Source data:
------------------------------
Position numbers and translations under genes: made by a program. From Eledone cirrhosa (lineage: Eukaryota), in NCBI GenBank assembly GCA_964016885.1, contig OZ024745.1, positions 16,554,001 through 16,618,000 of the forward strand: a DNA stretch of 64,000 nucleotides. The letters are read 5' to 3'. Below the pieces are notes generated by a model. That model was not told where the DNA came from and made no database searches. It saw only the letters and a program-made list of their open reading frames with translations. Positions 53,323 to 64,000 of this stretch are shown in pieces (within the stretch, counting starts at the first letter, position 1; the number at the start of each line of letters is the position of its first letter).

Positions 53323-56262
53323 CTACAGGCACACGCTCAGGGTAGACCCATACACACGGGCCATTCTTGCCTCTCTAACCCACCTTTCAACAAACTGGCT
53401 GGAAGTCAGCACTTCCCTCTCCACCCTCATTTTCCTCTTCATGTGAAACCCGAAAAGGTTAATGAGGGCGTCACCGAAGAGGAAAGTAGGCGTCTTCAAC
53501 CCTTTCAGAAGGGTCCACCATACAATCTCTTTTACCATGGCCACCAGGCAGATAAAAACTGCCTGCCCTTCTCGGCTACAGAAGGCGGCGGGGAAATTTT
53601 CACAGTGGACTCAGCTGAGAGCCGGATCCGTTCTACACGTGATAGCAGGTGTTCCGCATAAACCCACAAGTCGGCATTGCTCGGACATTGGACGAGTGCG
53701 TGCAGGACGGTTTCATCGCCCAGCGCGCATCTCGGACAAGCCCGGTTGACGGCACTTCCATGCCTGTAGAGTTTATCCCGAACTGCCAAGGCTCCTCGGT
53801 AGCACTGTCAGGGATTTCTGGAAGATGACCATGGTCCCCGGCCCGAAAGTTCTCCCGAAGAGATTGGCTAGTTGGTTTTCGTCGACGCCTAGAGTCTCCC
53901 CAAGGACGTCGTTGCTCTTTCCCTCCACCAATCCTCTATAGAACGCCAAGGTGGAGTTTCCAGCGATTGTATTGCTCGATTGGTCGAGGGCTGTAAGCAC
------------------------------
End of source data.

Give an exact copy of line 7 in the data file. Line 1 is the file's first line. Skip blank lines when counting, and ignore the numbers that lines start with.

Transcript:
53701 TGCAGGACGGTTTCATCGCCCAGCGCGCATCTCGGACAAGCCCGGTTGACGGCACTTCCATGCCTGTAGAGTTTATCCCGAACTGCCAAGGCTCCTCGGT